Read our Expert Tips on Boiling Eggs at KSL Studio 5.

Karen Petersen from Oakdell Eggs shares the ways to make hard-boiled eggs.

Perfect hard boiled egg:

Place eggs in saucepan large enough to hold them in a single layer. Add COLD water to cover eggs by 1 inch. Heat over high heat just to boiling. Remove from the burner and cover the pan. Let the eggs stand in hot water about 12 minutes for large eggs (9 minutes for medium eggs, 15 minutes for extra large). Drain immediately.

You can tell if an egg is boiled by how well it spins on a countertop. If it spins quickly, it is boiled. If it spins slowly and haphazardly it is not. This helps if you accidentally mix up the boiled and uncooked eggs in your refrigerator.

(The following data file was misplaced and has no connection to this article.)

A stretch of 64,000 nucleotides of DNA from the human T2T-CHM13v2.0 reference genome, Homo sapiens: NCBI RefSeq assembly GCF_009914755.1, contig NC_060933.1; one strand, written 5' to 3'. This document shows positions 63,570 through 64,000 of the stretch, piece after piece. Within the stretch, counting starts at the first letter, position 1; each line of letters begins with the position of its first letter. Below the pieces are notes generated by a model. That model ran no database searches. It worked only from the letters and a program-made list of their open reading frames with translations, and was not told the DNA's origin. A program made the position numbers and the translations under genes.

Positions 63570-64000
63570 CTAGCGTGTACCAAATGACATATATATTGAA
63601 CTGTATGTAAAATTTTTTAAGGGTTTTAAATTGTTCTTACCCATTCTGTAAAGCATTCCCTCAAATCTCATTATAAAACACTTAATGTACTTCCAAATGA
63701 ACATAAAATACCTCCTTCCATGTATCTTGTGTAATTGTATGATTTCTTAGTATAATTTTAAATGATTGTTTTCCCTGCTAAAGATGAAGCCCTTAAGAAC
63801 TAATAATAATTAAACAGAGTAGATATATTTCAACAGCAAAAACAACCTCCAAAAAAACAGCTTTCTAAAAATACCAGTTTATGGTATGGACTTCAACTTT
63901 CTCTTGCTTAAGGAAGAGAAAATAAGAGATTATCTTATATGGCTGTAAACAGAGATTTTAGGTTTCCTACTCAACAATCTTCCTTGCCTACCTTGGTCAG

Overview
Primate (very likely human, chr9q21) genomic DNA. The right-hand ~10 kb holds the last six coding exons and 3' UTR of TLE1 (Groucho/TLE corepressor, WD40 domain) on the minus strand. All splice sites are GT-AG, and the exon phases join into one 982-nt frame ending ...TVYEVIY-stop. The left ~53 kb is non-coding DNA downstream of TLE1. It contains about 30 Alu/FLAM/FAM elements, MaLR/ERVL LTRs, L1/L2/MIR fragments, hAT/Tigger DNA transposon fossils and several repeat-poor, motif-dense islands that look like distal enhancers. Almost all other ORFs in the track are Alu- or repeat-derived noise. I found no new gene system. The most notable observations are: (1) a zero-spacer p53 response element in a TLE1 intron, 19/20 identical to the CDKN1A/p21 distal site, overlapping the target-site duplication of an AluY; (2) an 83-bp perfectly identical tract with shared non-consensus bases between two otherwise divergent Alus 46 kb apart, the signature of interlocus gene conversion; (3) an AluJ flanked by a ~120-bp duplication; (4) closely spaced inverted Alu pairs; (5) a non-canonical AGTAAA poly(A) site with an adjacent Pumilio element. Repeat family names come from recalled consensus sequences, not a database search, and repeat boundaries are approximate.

Peeling:

For easier peeling, use eggs that are 7 to 10 days old. To help determine if an egg is fresh or not, place an egg in a bowl of water. If it sinks, the eggs is fresh; if it floats, it is not.

Hard-boiled eggs are easiest to peel right after cooling. Cooling causes the egg to contract slightly in the shell.

To peel a hard-boiled egg, gently tap egg on countertop until shell is finely crackled all over. Roll egg between hands to loosen shell. Starting peeling at large end, holding egg under cold running water to help ease the shell off.

Banish the greenish ring.

This harmless, but unsightly, discoloration that sometimes forms around hard-boiled yolks results from a reaction between sulfur in the egg white and iron in the yolk. It occurs when eggs have been cooked for too long or at too high a temperature. The method of cooking eggs in hot (not boiling) water, then cooling immediately, helps to minimize this discoloration.